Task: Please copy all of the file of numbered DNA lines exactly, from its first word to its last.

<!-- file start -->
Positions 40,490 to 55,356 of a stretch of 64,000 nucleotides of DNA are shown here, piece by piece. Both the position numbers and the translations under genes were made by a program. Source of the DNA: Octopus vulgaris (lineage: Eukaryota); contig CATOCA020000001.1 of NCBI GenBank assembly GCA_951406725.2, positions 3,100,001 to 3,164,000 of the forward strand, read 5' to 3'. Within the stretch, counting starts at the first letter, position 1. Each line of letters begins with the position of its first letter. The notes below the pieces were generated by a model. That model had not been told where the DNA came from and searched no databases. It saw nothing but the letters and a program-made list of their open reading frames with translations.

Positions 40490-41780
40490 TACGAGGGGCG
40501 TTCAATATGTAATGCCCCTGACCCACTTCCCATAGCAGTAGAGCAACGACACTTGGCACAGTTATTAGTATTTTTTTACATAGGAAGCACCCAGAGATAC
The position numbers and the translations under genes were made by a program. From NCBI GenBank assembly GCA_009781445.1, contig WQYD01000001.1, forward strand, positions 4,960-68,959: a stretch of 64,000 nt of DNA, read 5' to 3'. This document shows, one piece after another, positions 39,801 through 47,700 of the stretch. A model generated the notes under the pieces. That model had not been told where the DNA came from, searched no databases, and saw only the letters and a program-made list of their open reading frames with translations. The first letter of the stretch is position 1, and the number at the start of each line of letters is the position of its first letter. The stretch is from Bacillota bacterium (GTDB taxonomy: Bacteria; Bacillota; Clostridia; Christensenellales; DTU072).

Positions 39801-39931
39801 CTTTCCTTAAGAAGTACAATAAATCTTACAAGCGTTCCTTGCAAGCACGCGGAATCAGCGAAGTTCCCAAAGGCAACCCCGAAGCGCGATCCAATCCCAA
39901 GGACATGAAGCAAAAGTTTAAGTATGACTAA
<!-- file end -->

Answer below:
Positions 40,490 to 55,356 of a stretch of 64,000 nucleotides of DNA are shown here, piece by piece. Both the position numbers and the translations under genes were made by a program. Source of the DNA: Octopus vulgaris (lineage: Eukaryota); contig CATOCA020000001.1 of NCBI GenBank assembly GCA_951406725.2, positions 3,100,001 to 3,164,000 of the forward strand, read 5' to 3'. Within the stretch, counting starts at the first letter, position 1. Each line of letters begins with the position of its first letter. The notes below the pieces were generated by a model. That model had not been told where the DNA came from and searched no databases. It saw nothing but the letters and a program-made list of their open reading frames with translations.

Positions 40490-41780
40490 TACGAGGGGCG
40501 TTCAATATGTAATGCCCCTGACCCACTTCCCATAGCAGTAGAGCAACGACACTTGGCACAGTTATTAGTATTTTTTTACATAGGAAGCACCCAGAGATAC
The position numbers and the translations under genes were made by a program. From NCBI GenBank assembly GCA_009781445.1, contig WQYD01000001.1, forward strand, positions 4,960-68,959: a stretch of 64,000 nt of DNA, read 5' to 3'. This document shows, one piece after another, positions 39,801 through 47,700 of the stretch. A model generated the notes under the pieces. That model had not been told where the DNA came from, searched no databases, and saw only the letters and a program-made list of their open reading frames with translations. The first letter of the stretch is position 1, and the number at the start of each line of letters is the position of its first letter. The stretch is from Bacillota bacterium (GTDB taxonomy: Bacteria; Bacillota; Clostridia; Christensenellales; DTU072).

Positions 39801-39931
39801 CTTTCCTTAAGAAGTACAATAAATCTTACAAGCGTTCCTTGCAAGCACGCGGAATCAGCGAAGTTCCCAAAGGCAACCCCGAAGCGCGATCCAATCCCAA
39901 GGACATGAAGCAAAAGTTTAAGTATGACTAA